What's your Problem?

My manager's a pathological liar - should I confront him?

by Jeremy Bullmore
Last Updated: 31 Aug 2010

Q: I work part-time in the voluntary sector and have been in my role for six months. The longer I spend with my manager, the more I realise what a pathological liar he is. He exaggerates promises to clients, will completely make up meetings he has never had, and lies about his personal life. I'm finding it difficult to take anything he says seriously. Should I confront him?

A: I can see no case whatsoever for your confronting this man. You use the word pathological, and so he may be. His response to your challenge might be totally irrational and potentially extremely damaging to you. And in any case, it's neither your role nor your responsibility to confront him.

Since his contempt for the truth seems so constant and so apparent, it would be surprising if you were the only person in your organisation to have noted it. At least some of his clients should have become aware of it and will presumably have mentioned it to his management.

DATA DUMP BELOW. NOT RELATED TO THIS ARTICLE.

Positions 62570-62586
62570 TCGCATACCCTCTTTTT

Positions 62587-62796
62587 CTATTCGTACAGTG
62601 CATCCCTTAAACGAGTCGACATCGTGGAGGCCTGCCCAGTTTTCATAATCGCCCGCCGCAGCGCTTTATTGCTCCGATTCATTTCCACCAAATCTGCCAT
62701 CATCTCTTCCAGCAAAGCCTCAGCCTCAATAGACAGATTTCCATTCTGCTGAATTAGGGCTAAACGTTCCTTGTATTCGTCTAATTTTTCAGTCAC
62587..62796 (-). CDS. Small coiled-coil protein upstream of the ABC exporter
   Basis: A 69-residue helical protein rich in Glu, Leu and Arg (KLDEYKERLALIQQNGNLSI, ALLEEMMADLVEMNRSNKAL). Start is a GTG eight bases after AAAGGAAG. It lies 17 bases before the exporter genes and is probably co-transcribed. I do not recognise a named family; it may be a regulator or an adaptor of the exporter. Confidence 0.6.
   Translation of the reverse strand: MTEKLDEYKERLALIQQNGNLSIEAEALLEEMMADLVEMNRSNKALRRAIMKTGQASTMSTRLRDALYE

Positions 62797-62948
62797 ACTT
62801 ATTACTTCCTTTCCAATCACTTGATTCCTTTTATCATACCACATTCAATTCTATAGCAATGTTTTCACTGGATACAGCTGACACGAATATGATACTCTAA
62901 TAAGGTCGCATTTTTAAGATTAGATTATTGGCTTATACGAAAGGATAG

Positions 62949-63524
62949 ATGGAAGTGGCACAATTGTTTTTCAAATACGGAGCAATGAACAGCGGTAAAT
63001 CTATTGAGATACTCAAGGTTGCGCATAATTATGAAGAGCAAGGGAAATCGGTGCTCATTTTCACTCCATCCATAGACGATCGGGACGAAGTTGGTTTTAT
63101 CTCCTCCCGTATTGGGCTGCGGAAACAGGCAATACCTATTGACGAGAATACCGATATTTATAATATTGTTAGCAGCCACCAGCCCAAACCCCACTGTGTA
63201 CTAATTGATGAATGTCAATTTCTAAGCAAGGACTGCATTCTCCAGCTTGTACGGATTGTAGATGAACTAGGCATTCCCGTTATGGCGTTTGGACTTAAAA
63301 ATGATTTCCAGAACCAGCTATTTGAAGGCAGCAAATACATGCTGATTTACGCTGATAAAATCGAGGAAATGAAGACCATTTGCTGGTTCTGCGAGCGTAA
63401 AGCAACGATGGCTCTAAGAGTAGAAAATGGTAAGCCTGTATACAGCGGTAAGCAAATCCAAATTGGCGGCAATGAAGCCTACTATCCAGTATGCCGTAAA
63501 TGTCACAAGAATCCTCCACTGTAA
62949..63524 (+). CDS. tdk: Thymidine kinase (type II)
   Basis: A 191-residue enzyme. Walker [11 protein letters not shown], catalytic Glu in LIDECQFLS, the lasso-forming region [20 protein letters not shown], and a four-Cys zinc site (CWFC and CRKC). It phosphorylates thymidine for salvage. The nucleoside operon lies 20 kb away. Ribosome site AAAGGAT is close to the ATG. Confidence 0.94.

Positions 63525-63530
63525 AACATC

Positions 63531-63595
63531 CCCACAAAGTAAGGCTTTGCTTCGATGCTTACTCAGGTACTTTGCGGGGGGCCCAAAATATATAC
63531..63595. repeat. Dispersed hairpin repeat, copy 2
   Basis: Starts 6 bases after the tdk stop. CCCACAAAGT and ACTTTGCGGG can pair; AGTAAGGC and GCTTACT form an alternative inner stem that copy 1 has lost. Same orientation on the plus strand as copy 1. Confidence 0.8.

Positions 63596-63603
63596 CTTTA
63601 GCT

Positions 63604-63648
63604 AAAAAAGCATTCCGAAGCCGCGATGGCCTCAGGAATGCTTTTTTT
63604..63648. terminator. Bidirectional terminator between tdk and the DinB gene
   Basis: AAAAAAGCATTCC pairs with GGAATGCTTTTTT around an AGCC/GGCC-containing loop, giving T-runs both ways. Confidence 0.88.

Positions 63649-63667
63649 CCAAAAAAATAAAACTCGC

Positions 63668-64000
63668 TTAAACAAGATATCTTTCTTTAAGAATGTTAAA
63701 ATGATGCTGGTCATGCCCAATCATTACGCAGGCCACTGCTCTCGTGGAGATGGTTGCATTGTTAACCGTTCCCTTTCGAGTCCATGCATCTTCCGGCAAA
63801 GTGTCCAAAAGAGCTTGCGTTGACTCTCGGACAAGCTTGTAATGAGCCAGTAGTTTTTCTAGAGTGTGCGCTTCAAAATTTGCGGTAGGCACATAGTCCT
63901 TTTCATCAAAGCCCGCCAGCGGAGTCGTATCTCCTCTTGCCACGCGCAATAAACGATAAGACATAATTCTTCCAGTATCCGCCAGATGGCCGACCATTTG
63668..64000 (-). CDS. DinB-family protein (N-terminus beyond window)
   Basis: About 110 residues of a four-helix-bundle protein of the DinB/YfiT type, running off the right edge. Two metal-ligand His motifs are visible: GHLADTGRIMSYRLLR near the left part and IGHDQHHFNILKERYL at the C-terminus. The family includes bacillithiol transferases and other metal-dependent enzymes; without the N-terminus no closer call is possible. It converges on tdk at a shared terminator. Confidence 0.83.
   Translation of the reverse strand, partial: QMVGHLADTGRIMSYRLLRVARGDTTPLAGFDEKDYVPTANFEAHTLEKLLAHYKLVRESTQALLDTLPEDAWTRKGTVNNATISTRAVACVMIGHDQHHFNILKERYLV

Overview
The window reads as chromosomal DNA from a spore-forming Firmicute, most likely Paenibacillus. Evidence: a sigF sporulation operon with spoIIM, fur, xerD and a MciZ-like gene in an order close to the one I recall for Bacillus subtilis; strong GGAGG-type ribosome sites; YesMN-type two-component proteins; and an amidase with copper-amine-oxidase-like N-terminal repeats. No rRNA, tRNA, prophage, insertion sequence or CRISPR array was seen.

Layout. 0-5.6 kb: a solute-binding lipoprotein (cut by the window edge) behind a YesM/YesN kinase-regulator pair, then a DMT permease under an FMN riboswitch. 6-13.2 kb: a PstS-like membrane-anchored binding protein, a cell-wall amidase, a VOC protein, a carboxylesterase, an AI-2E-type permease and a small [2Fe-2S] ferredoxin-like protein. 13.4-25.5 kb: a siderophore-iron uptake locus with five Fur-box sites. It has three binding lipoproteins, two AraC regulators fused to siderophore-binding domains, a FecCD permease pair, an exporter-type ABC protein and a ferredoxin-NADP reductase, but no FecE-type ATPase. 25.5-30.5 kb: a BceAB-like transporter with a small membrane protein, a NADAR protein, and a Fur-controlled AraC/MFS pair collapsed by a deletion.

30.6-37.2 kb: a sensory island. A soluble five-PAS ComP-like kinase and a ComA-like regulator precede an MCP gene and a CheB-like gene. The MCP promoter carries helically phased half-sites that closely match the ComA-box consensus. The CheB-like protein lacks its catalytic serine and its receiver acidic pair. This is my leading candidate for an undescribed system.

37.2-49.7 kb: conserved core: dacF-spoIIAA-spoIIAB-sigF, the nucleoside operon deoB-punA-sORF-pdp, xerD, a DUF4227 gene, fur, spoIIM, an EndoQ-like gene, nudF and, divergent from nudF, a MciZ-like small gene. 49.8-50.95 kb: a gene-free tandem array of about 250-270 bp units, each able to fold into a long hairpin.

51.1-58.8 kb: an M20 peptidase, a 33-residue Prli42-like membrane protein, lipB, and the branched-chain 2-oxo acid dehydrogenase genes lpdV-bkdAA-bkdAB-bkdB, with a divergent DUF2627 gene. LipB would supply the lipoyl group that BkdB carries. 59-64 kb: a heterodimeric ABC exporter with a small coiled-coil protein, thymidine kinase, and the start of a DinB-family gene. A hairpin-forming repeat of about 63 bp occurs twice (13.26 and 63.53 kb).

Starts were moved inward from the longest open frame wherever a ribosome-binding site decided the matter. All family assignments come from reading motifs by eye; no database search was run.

Even though you're a part-timer, I imagine there are regular assessment opportunities that give you access to senior members of your organisation other than your manager. You should use the next one.

You will need to have with you a meticulous record of your manager's behaviour: every distortion or manipulation of the facts, with dates, witnesses, the lot. Avoid all personal comment, all judgment, any hint that you might be motivated by envy or ambition. Simply say, and state in writing, that you felt it important that the facts should be known: the reputation of the organisation must be at risk.

And if there's a single item about which you're not totally certain, omit it completely from your record. A dodgy dossier could be disastrous.

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